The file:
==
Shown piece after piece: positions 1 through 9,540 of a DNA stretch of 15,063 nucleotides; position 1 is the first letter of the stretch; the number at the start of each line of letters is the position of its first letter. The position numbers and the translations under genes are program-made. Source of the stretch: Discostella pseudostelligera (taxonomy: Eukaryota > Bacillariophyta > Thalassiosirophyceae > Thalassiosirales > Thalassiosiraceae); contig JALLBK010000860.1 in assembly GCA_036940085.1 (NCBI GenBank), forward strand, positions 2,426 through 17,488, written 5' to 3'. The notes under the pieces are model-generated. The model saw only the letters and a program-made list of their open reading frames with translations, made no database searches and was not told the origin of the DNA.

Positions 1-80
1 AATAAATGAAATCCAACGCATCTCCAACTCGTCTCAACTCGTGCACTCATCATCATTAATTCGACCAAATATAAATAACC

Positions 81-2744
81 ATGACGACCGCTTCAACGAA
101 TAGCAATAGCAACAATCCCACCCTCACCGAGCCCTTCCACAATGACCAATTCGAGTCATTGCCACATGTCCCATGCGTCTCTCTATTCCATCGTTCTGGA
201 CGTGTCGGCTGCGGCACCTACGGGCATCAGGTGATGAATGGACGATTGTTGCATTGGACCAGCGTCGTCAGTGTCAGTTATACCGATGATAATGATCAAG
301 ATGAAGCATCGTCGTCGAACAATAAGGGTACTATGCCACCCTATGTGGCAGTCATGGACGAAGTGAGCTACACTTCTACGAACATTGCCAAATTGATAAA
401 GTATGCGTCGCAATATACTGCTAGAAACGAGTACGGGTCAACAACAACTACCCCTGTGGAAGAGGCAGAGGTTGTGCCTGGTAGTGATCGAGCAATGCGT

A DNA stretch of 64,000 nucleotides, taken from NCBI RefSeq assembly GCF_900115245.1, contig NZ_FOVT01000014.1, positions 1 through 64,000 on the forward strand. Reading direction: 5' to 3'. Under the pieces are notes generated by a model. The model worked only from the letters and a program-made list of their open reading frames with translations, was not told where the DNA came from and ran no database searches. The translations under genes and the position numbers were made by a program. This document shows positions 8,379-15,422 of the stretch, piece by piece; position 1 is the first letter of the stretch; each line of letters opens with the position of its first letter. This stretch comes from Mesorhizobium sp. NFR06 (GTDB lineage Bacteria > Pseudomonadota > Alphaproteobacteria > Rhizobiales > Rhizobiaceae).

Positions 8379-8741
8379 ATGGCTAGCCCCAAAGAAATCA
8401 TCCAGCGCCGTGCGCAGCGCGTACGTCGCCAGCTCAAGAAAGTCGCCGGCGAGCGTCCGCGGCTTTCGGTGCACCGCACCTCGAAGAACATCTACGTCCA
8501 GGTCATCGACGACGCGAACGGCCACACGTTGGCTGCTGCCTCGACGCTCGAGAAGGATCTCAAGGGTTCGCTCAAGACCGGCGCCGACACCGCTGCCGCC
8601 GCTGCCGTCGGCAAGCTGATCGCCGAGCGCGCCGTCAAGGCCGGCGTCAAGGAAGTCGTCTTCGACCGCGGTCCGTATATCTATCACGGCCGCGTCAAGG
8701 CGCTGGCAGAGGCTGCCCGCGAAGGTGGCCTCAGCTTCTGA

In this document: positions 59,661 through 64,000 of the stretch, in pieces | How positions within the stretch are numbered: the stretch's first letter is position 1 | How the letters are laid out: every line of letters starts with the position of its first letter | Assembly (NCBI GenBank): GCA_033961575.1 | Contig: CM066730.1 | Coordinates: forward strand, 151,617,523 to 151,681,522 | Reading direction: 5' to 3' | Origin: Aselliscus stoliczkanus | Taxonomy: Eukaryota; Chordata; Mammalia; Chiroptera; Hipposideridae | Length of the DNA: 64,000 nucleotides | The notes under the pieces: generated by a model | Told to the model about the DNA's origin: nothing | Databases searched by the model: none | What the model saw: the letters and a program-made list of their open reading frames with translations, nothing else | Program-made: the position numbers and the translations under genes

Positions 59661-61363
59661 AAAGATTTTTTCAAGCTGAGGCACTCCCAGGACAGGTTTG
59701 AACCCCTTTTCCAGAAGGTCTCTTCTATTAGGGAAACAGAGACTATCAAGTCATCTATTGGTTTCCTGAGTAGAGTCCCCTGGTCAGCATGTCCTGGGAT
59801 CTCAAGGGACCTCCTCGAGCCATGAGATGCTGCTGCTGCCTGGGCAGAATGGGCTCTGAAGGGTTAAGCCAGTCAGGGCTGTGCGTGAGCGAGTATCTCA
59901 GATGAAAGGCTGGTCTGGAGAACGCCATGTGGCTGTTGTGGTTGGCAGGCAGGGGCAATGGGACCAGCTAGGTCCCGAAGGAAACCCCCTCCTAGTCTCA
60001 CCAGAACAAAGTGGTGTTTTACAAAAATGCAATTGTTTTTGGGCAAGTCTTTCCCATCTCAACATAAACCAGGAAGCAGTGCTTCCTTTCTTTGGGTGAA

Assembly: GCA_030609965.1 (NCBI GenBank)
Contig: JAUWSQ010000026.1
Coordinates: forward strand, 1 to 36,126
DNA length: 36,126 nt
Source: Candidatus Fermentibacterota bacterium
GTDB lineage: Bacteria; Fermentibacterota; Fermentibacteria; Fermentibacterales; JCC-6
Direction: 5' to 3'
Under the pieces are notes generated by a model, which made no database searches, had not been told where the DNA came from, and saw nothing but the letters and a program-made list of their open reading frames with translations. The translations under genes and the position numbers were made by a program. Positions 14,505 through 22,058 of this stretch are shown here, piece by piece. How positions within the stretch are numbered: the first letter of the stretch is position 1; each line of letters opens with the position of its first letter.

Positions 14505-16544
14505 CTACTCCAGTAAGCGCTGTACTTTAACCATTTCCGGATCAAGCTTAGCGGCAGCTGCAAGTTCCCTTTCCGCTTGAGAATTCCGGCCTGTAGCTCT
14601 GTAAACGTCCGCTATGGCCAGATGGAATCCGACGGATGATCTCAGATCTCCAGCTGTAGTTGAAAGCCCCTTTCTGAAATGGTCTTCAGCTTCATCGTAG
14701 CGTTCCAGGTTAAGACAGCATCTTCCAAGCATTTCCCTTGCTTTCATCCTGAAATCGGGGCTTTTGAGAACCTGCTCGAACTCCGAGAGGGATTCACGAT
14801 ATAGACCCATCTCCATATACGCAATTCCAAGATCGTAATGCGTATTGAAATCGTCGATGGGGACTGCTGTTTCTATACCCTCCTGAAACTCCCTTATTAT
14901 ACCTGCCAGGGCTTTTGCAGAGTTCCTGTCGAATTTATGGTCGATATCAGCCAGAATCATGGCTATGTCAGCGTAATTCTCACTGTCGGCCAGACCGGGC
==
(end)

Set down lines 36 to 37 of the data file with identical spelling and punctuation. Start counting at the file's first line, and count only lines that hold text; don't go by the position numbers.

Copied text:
14801 ATAGACCCATCTCCATATACGCAATTCCAAGATCGTAATGCGTATTGAAATCGTCGATGGGGACTGCTGTTTCTATACCCTCCTGAAACTCCCTTATTAT
14901 ACCTGCCAGGGCTTTTGCAGAGTTCCTGTCGAATTTATGGTCGATATCAGCCAGAATCATGGCTATGTCAGCGTAATTCTCACTGTCGGCCAGACCGGGC